Australia fires: Barnaby Joyce blasted for saying bushfire dead 'most likely' Greens voters

Australian Nationals MP Barnaby Joyce is being slammed for his "disgusting" comments after he suggested that victims of the bushfires were "most likely" Greens voters.

Three people have died and over 150 homes been destroyed as the fires sweep across New South Wales and Queensland.

It's led to battles over the link between the fires and climate change, and whether more fire reduction tactics would help.

"I acknowledge that the two people who died were most likely people who voted for the Green party, so I am not going to start attacking them. That's the last thing I want to do," the former deputy prime minister said in an interview with Sky News on Tuesday morning.

"What I wanted to concentrate on, is the policies that we can mitigate these tragedies happening again in the future. That's where I'm going to focus."

Joyce has previously claimed the Greens increased the risk of fires due to their opposition to controlled fire reduction burns. These reduce the intensity of fires by removing fuel like leaves on the forest floor.

In an interview with The Australian, Joyce said "the problems we have got have been created by the Greens".

"We haven't had the capacity to easily access (hazard) reduction burns because of all of the paperwork that is part of Green policy.

"We don't have access to dams because they have been decommissioned on national parks because of Green policy."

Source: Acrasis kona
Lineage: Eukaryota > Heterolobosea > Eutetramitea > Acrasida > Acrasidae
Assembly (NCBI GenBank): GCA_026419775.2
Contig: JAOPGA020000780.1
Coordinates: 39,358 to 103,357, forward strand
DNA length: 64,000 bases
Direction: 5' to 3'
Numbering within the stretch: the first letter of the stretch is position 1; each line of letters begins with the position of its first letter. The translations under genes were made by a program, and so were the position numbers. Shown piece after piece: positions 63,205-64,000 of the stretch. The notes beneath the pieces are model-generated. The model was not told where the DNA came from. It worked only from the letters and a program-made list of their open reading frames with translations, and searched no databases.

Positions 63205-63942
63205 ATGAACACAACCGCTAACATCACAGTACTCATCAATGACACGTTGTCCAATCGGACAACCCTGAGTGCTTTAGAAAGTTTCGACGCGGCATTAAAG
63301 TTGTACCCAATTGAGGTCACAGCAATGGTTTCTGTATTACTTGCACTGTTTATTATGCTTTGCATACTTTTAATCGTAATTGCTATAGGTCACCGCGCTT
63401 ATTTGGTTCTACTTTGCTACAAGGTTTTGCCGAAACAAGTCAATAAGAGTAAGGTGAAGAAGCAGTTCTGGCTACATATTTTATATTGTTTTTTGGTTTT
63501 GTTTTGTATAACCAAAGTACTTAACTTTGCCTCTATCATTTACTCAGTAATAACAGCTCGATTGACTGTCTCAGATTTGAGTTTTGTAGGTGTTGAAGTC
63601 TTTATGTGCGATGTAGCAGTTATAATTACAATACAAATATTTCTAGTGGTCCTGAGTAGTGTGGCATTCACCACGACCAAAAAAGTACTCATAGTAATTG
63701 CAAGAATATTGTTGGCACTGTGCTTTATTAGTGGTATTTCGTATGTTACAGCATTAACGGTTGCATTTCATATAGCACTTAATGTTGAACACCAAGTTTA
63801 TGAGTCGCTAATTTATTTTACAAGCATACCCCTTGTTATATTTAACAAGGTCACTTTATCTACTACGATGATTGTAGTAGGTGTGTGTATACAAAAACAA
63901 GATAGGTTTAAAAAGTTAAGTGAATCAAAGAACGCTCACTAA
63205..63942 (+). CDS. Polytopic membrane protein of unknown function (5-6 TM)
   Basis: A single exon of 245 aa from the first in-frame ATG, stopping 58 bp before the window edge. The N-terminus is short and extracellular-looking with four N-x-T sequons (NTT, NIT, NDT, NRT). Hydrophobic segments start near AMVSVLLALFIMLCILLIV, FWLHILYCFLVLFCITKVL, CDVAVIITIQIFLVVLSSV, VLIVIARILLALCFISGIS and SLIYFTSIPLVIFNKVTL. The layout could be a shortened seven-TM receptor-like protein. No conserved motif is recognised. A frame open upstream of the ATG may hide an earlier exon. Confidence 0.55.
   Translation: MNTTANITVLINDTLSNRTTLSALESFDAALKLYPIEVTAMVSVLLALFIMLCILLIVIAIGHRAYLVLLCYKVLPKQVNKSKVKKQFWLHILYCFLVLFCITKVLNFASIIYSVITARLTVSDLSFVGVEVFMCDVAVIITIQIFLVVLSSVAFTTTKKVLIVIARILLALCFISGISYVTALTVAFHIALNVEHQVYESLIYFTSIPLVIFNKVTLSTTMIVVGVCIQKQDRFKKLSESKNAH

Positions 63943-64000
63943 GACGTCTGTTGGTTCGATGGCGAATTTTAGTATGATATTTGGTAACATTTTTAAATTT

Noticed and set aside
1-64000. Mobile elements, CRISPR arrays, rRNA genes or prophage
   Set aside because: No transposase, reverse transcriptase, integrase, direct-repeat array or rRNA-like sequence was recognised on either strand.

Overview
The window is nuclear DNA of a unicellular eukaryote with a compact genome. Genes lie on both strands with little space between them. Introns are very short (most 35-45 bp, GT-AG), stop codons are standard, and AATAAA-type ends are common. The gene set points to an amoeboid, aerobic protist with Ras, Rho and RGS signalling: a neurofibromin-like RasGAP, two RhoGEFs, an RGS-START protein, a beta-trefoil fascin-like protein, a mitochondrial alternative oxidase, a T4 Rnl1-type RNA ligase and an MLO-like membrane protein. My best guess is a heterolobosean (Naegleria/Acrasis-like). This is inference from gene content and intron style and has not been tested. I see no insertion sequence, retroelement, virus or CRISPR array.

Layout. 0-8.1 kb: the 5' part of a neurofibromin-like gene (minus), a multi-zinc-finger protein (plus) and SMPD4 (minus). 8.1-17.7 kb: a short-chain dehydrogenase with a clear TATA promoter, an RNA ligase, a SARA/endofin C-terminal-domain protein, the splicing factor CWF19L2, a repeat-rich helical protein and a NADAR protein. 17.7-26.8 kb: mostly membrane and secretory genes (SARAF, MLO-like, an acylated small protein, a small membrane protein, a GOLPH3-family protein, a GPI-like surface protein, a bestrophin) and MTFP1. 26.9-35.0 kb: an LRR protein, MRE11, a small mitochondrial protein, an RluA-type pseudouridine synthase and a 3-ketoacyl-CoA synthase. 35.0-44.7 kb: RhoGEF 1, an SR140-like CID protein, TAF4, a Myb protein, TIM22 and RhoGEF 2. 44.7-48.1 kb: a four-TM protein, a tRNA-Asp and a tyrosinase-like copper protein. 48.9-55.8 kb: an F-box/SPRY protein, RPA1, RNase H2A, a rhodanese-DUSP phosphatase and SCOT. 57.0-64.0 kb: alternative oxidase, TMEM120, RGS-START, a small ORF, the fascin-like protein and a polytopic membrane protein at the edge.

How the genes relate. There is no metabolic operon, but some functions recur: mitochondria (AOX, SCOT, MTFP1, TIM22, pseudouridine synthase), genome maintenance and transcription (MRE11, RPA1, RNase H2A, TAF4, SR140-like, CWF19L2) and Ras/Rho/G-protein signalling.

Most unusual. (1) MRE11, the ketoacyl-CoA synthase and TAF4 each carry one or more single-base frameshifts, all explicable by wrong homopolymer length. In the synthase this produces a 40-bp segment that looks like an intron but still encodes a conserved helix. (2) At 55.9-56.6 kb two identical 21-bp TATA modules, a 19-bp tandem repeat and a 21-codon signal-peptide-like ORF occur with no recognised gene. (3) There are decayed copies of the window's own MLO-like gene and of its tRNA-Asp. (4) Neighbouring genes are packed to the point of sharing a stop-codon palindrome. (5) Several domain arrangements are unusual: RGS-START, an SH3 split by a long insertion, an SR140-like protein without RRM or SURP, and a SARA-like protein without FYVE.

However Joyce is being slammed for his comments both online and in Parliament.

"How does he know who they voted for and why does it matter? They're dead, they died in a bush fire - isn't that enough?" said Labor senator Kristina Keneally.

"Does he even know their names even? What an unfeeling person Joyce is playing politics with peoples deaths in such a personal way. How disgusting!" another person tweeted.

On Monday, Deputy Prime Minister Michael McCormack accused the Greens of being "inner-city raving lunatics" for bringing up climate change as the fires grew out of control.

"We've had fires in Australia since time began, and what people need now is a little bit of sympathy, understanding and real assistance - they need help, they need shelter," the Nationals leader told ABC Radio National.

"They don't need the ravings of some pure, enlightened and woke capital city greenies at this time, when they're trying to save their homes, when in fact they're going out in many cases saving other peoples' homes and leaving their own homes at risk."